IN 1996, ST. LOUIS-BASED MARITZ INC. organized an incentive program in Arizona during which two attendees died in a hot-air balloon crash.

“That was a very traumatic incident,” says John Risberg, senior vice president, managing counsel, and chief administrative officer at Maritz. “Obviously, an event like that crystallizes things, brings them into sharper relief. It causes you to take a critical look at and review your program.”

In particular, Risberg says, Maritz has placed renewed emphasis on examining the qualifications — the experience and safety record, for example — of its suppliers. “We were doing it prior [to the crash] and continue to do so,” Risberg says. “An incident like that … drives home the importance of attending to that aspect of our business.”

Nontraditional group events such as ballooning, white-water rafting, off-road driving, bobsledding, and even surfing are becoming more common as incentive planners look for activities that guarantee more memories than a day on a golf course or a ride on a bus. But with the desire for adventure come the accompanying risks, and planners need to keep those risks in mind when booking activities.

Every Reasonable Step

When hiring a supplier — whether it's a company providing white-water rafting trips or one that holds kayak tours — it's critical that the company “is of quality,” says Al Alonik, a travel lawyer from San Francisco who testified against Maritz in the court case that followed the hot-air balloon accident. A planner should inspect the supplier and document the reasons why the supplier was hired. If the supplier is hired because of price, Alonik says, “They [planners] could be asking for more risk than they should be taking on.”

After taking every “reasonably possible” step to qualify incentive suppliers and subsuppliers, says Risberg, it is also crucial to confirm their insurance status.

LeConte Moore, managing director of Marsh Inc., a risk and insurance services company, echoes those concerns. “My advice to a corporate planner is to make sure that the company [the supplier] is adequately insured,” Moore says. Ask to see the indemnity clause and an insurance certificate, he says, and if the company cannot provide it within 48 hours, “find someone who can provide it that quickly.”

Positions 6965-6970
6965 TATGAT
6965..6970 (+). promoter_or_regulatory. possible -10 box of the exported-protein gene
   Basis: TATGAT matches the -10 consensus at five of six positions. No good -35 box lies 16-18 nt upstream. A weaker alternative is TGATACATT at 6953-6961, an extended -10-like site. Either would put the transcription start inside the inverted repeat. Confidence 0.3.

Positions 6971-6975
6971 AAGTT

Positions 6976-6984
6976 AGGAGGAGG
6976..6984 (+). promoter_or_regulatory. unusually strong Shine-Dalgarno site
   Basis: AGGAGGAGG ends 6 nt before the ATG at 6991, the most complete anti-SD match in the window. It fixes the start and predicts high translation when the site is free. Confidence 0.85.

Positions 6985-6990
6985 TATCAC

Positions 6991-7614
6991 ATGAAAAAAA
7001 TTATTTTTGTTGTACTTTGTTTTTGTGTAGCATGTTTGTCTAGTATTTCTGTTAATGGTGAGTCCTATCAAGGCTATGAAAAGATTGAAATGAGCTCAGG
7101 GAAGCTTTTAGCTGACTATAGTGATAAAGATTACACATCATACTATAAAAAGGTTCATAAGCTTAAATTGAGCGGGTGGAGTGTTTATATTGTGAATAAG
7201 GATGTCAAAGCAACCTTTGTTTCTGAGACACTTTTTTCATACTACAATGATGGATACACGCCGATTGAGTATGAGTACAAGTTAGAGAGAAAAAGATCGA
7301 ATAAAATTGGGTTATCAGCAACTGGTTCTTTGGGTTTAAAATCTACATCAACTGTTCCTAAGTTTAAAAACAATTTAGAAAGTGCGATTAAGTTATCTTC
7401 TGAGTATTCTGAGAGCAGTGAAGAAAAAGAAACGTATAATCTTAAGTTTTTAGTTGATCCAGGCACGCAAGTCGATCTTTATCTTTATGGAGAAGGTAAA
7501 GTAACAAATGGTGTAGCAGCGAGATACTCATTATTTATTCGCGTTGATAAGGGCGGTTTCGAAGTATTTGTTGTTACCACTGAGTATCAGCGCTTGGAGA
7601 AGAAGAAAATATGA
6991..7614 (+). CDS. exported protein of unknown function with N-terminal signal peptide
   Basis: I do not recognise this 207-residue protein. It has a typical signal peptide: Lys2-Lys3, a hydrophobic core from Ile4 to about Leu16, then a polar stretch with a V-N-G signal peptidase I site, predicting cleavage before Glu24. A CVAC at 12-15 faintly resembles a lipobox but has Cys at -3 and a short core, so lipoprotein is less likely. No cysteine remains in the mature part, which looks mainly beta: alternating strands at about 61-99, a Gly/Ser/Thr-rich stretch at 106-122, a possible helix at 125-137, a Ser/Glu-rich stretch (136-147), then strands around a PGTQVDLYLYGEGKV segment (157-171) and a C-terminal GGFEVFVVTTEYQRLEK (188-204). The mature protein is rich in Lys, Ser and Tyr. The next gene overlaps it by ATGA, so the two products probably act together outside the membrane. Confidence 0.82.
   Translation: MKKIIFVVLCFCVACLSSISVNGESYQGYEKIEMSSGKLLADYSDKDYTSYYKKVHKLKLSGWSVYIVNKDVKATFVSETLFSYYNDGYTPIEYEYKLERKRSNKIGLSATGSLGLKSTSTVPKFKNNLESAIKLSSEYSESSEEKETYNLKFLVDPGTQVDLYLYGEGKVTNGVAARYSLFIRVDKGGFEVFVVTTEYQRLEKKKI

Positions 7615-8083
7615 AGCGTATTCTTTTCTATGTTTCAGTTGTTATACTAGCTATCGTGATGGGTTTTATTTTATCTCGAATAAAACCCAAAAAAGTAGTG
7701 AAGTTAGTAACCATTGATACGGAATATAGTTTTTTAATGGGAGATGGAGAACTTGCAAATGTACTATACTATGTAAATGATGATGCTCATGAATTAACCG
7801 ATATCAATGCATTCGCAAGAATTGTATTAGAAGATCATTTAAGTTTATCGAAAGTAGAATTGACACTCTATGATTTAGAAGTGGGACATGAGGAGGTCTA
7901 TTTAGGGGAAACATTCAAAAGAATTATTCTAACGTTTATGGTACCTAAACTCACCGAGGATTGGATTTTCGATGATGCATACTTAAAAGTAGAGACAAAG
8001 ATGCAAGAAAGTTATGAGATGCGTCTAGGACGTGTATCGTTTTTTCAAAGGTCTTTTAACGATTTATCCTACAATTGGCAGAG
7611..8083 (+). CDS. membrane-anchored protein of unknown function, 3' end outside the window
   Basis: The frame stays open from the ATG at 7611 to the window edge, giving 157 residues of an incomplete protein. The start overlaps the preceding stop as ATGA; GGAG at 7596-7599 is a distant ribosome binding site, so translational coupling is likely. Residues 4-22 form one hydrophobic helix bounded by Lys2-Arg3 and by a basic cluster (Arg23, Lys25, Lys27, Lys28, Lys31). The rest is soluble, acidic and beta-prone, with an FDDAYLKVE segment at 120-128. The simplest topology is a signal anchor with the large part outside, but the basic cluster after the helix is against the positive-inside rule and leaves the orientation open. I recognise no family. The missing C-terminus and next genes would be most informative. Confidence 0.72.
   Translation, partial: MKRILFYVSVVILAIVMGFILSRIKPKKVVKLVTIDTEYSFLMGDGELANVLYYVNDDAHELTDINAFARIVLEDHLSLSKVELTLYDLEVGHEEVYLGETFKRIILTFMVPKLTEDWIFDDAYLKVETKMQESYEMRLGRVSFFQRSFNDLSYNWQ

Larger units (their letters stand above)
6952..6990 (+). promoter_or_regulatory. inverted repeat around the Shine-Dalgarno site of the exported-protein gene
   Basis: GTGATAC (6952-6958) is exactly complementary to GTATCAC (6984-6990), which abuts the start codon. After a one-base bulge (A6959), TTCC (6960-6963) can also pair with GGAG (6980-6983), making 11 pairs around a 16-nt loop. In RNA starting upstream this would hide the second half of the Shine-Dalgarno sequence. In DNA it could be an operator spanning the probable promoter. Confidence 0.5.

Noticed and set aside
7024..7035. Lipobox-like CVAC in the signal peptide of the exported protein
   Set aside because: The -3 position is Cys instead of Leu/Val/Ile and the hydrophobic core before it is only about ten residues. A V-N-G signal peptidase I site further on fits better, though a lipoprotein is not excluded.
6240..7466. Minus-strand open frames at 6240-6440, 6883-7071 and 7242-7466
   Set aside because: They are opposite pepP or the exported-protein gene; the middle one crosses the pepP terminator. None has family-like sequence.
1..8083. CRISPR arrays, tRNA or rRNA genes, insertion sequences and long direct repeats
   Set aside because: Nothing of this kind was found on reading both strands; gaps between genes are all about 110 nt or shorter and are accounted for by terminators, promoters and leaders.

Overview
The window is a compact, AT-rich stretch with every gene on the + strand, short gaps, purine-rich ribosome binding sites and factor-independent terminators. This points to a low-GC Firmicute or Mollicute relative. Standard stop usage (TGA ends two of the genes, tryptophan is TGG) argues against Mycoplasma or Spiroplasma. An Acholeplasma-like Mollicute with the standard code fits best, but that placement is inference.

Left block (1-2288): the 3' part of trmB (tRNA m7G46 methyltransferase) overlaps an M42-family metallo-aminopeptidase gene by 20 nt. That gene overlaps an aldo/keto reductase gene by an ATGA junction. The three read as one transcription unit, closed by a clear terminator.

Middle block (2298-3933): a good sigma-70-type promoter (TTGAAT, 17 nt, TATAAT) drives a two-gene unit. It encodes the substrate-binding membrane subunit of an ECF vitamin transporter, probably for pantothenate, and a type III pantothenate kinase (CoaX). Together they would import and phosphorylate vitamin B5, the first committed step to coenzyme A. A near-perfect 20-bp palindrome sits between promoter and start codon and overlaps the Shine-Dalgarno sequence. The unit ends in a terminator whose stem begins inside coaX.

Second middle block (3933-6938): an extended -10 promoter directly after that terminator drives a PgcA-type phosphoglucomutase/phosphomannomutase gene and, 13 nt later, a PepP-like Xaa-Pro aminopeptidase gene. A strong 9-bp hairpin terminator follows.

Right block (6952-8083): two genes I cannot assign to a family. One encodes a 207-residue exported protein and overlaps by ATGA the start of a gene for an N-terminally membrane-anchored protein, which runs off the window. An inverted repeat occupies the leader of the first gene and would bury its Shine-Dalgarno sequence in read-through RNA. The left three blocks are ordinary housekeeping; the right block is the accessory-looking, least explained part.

“Many clients ask us to divulge our insurance policies,” says Claudia Wehring, regional director of sales, Southern California, for PRA, a destination marketing company with offices in California and other states. “Smart clients should ask for that information.”

How much insurance is enough? Moore says $1 million is a “fairly standard” limit, and that companies carrying amounts closer to $100,000 could set off alarm bells that the company in question “is not too sophisticated.

“It's rare that you [a supplier] can't get the insurance,” he adds. “The client might just not want to pay [what it takes to get it].”

Insurance not only protects organizers for the serious cases, says Rodney Gould, a Framingham, Mass. — based lawyer who represented Maritz during the balloon-crash case. “It's also so that you don't go bankrupt paying for the silly ones.

“Travelers can sue for anything,” he adds. “I've seen them sue because it rains in Cancun and because they speak Spanish in Santa Domingo.”

The Big Print

Waiver and release forms have become standard tools for companies providing risk-related activities. Alonik provides a form on his Web site that he refers to as a “heavy duty” notice. Large print items, the use of bold lettering, and phrases such as “I specifically assume,” and “I acknowledge” make for a stronger liability release, he says.

“The format is one that uses a combination of repetitive warnings, bold letter warnings, and an acknowledgement that ‘I know it's crazy, but I still want to do it,’” Alonik explains.